23. The Influence of Bronze-Working on Roman Provincial Stone Sculpture: The Case of Palmyra

  • Fred C. Albertson, University of Memphis, Tennessee


The Roman-Syrian city of Palmyra is well known for its extensive corpus of surviving sculpture carved in the locally quarried limestone, dating from the early first century to the middle of the third century AD. Although bronze statuary was subordinate to stone as the Palmyran sculptor’s medium of choice, surviving fragments and inscriptional evidence document its existence in the city. However, an examination of Palmyran sculpture reveals that local artists included in their repertoire of stone-carving certain forms drawn from bronze prototypes and that these borrowings are more extensive than previously thought.

The more obvious features are incised grooves outlining the lips, deepened grooves beneath the corners of the mouth, and the sharply defined corkscrew curls with pointed tips found in male hairstyles. Additional features, previously attributed to Near Eastern traditions of stone-carving, may also be included among the group originating in bronze-working. One is the incision of the eyebrows as a herringbone pattern; another is the hollowing out of the iris as a circular cavity with a flat base, clearly intended for the insertion of a different material, which can now be identified as blue glass paste. All these features can be traced to the tradition of Graeco-Roman bronze statuary.

The Palmyran distinction is that the number of examples depicting these features drawn from bronze-working are relatively few and each adaption is chronologically short-lived and not necessarily contemporary, suggesting that their borrowing was not wholesale but selective, probably the result of decisions made by individual artisans or workshops.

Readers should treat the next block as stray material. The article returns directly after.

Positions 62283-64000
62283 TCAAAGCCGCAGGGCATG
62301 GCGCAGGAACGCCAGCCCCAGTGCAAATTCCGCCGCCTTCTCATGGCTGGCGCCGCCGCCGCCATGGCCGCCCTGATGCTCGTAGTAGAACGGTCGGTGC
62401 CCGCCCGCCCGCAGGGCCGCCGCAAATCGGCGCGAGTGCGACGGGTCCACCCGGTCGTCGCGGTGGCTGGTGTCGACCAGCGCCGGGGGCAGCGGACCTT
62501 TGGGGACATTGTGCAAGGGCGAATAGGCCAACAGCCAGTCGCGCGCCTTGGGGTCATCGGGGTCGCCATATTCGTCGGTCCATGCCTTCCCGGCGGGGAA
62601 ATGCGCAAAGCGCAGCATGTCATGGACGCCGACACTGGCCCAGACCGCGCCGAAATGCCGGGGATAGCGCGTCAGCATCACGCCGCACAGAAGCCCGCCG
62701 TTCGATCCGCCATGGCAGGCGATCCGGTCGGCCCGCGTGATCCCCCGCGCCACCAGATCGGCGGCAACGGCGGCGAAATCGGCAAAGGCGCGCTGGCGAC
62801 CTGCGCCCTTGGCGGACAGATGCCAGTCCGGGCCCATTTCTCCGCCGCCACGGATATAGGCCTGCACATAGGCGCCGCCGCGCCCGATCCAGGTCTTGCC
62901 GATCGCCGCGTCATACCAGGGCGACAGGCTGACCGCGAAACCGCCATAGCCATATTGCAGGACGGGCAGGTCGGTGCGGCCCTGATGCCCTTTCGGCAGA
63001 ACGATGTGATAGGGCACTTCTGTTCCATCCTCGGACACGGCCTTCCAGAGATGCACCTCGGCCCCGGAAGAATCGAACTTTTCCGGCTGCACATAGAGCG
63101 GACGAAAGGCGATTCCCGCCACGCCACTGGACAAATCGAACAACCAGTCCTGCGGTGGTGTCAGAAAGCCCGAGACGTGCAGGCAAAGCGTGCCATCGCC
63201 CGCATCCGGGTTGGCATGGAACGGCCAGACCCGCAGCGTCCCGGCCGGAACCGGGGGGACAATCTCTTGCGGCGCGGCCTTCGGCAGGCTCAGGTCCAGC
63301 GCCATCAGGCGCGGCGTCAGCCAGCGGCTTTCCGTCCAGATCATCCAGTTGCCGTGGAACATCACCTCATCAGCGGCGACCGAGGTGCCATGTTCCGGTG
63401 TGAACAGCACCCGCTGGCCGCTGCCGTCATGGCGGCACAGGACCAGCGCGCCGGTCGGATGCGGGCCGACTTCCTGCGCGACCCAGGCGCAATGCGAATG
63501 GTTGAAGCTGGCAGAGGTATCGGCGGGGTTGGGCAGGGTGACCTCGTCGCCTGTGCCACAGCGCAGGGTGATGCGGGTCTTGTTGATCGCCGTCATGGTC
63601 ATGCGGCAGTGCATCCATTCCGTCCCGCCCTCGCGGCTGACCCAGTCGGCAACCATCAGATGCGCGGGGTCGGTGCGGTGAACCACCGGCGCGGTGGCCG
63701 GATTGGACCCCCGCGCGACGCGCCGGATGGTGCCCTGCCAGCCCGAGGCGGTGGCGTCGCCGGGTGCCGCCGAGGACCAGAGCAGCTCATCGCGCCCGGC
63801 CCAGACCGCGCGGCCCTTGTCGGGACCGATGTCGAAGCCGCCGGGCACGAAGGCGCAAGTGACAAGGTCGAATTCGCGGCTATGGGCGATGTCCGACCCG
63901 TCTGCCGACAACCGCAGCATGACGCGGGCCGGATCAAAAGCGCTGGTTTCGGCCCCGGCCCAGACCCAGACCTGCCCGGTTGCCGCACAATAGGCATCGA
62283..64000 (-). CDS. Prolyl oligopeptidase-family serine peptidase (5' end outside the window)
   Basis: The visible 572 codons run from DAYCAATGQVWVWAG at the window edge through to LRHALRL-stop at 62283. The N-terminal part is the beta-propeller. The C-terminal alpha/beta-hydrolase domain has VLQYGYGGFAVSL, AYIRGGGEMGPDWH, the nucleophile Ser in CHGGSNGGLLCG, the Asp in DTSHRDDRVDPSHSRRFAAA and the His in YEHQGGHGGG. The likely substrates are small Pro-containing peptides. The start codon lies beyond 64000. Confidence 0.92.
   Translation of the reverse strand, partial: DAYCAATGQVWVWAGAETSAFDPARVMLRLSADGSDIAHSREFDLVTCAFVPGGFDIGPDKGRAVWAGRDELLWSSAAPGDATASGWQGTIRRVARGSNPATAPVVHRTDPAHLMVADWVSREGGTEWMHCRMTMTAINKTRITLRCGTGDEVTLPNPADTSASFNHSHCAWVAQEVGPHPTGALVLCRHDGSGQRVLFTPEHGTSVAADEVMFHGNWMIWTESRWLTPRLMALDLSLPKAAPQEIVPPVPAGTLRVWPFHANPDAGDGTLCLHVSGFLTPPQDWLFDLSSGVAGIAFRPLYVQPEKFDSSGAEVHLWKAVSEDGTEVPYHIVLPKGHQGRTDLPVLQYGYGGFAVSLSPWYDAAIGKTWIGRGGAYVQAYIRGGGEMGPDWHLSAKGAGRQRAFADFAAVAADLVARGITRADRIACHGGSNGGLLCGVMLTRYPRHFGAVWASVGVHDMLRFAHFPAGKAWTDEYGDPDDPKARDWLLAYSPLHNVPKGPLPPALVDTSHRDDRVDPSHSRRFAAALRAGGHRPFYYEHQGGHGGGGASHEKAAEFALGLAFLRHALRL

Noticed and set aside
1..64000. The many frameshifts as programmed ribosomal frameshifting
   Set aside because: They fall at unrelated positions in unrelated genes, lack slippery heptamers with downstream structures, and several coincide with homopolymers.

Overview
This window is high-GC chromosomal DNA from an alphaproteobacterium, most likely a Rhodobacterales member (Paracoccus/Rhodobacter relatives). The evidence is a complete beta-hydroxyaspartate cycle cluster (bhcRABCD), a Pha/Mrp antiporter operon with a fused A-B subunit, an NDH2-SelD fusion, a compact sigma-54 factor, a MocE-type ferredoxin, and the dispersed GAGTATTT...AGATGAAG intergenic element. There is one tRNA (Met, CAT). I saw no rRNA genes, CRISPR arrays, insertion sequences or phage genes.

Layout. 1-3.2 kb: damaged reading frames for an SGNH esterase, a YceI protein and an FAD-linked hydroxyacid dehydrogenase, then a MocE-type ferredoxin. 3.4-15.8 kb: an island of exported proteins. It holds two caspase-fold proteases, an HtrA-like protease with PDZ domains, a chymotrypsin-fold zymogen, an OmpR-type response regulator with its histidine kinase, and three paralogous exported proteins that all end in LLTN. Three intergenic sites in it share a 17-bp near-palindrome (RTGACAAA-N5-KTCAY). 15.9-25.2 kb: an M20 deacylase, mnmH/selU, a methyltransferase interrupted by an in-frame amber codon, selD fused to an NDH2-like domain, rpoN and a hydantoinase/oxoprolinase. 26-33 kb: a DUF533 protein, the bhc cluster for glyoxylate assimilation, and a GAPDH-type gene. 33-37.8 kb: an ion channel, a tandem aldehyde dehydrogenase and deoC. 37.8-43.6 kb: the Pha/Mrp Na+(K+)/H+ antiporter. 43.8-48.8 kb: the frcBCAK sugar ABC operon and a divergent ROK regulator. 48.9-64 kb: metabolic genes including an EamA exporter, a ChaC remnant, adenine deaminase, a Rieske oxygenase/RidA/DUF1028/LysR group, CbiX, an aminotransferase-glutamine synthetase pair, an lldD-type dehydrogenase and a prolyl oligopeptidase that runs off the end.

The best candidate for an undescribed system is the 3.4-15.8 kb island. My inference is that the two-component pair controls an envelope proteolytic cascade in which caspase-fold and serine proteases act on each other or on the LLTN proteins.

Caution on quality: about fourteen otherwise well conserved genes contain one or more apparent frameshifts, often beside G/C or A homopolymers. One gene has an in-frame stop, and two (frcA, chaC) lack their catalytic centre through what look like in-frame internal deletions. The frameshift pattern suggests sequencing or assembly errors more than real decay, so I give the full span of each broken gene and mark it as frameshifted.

The prosperity experienced by the elite of the ancient Roman-Syrian city of Palmyra from the late first century BC through the middle of the third century AD is perhaps most visible in their monumental family tombs and the funerary sculpture associated within these tombs. Among the types included within the well-known repertoire of Palmyran funerary reliefs are the distinctive loculus plaques: rectangular limestone slabs covering the burial cavity, carved in high relief with a bust depicting the individual interred and often accompanied by an Aramaic inscription denoting the occupant’s name, family lineage, and sometimes even the date of death. By about AD 200, the so-called “large banquet relief” and sarcophagi had also become mainstays within the Palmyran tomb.1